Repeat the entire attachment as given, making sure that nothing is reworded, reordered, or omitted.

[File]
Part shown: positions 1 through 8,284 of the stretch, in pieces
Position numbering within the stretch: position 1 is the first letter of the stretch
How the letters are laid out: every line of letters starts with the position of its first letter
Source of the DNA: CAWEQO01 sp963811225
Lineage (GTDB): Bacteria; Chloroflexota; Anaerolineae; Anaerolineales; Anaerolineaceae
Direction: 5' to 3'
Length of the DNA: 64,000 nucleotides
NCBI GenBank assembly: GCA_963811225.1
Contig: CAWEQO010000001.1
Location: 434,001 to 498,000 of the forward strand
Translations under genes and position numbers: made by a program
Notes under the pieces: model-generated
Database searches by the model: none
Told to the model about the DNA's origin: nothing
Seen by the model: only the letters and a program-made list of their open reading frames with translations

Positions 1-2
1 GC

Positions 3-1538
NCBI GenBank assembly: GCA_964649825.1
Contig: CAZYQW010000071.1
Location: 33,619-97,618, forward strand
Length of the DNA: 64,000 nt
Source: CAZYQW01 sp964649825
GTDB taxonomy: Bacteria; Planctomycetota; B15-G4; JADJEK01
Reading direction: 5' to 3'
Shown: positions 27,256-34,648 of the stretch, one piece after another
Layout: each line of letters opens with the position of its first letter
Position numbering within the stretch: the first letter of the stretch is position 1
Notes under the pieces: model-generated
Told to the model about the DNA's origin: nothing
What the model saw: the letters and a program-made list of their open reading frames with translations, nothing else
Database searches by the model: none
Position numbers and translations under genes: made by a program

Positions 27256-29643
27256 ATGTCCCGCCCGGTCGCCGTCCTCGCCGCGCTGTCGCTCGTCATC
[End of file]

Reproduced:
Part shown: positions 1 through 8,284 of the stretch, in pieces
Position numbering within the stretch: position 1 is the first letter of the stretch
How the letters are laid out: every line of letters starts with the position of its first letter
Source of the DNA: CAWEQO01 sp963811225
Lineage (GTDB): Bacteria; Chloroflexota; Anaerolineae; Anaerolineales; Anaerolineaceae
Direction: 5' to 3'
Length of the DNA: 64,000 nucleotides
NCBI GenBank assembly: GCA_963811225.1
Contig: CAWEQO010000001.1
Location: 434,001 to 498,000 of the forward strand
Translations under genes and position numbers: made by a program
Notes under the pieces: model-generated
Database searches by the model: none
Told to the model about the DNA's origin: nothing
Seen by the model: only the letters and a program-made list of their open reading frames with translations

Positions 1-2
1 GC

Positions 3-1538
NCBI GenBank assembly: GCA_964649825.1
Contig: CAZYQW010000071.1
Location: 33,619-97,618, forward strand
Length of the DNA: 64,000 nt
Source: CAZYQW01 sp964649825
GTDB taxonomy: Bacteria; Planctomycetota; B15-G4; JADJEK01
Reading direction: 5' to 3'
Shown: positions 27,256-34,648 of the stretch, one piece after another
Layout: each line of letters opens with the position of its first letter
Position numbering within the stretch: the first letter of the stretch is position 1
Notes under the pieces: model-generated
Told to the model about the DNA's origin: nothing
What the model saw: the letters and a program-made list of their open reading frames with translations, nothing else
Database searches by the model: none
Position numbers and translations under genes: made by a program

Positions 27256-29643
27256 ATGTCCCGCCCGGTCGCCGTCCTCGCCGCGCTGTCGCTCGTCATC